Managing in the Media

Managing in the Media has been devised for a broad audience. It is based upon the perceived need for a text that amalgamates cultural theories, film and television analysis, management theories and media production practice into one volume.

This book does not try to be a manual to success. The media industry is awash with successful individuals none of whom needed textbooks to set them on their chosen career paths. Yet these exceptional people prove the rule; that in the main, most media practitioners would benefit from some additional support and guidance. To present to them some of the management issues that have, or will have, an impact upon their working careers.

Part OneThe media environment
Chapters 1 to 6 examine the history, culture and context within which the media manager operates. Here we set out the background to the UK media market and consider the European audiovisual industry from an industrial and economic standpoint.

There is a cyclical and iterative relationship between the media industry, its customers, and the national governments. This, and other factors influencing a media firm are illustrated in The Business Environment of the Media Company. The chapters in Part 1 introduce these influences and relationships

Part Two Management theories and applications to the media industry
Chapters 7 to 12 look at the behaviour and constraints on the individual firm within the media industry environment. Chapter 7 looks at the behaviour and growth of any firm within an industry and points out some of the particular issues relating to the growth of business within the media industry. The chapter considers the business issues based upon some models of management and company assessment, in the light of what was learned about the media environment in Part 1.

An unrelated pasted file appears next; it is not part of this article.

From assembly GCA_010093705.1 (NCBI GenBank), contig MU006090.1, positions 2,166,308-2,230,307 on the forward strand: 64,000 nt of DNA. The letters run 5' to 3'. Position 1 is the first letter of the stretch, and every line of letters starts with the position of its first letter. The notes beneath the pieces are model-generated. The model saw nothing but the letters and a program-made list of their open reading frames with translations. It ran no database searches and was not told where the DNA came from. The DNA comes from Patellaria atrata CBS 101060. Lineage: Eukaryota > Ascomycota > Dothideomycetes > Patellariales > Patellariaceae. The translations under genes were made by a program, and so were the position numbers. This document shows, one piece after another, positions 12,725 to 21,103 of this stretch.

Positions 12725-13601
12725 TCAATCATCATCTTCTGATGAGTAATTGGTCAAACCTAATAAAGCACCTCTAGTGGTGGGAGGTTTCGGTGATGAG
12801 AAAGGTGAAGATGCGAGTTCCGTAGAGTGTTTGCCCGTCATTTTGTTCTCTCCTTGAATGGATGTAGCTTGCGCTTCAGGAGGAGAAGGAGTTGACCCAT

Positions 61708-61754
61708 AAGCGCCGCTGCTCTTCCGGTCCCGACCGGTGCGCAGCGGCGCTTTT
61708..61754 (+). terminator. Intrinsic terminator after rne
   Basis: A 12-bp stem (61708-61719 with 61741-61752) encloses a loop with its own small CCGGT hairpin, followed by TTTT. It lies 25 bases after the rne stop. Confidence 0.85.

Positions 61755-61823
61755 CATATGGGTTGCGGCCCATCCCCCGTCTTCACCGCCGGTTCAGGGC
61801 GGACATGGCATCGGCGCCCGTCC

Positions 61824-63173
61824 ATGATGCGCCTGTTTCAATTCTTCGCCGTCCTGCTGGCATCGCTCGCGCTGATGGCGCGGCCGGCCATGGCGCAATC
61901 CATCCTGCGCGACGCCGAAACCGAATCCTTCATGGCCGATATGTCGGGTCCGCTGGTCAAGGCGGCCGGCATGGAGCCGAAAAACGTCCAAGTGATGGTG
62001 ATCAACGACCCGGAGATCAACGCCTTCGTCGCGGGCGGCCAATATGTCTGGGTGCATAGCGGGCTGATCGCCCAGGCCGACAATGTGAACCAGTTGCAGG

Part Three Media Management in Action
The final two chapters provide the framework for the individual media project. 
Part Three could be used as a guide and template for production management.

Chapter 13 looks at the production process in theoretical terms by presenting some models, ideas and methodologies that the individual project manager has to deal with in a media project. Less tangible and informal matters that relate to the day to day issues for a media manager are also discussed.

Chapter 14 presents the production management process in action. It provides a series of project management templates for a cross media or multimedia production. The multimedia production environment was chosen as the project of choice because it illustrates the broadest range of production issues; film, television, audio, print and new media. There are many excellent texts (several included as recommended reading) that specialise in the production techniques in one of the media sectors in more detail.

Part 3 sets the framework for further study or professional development.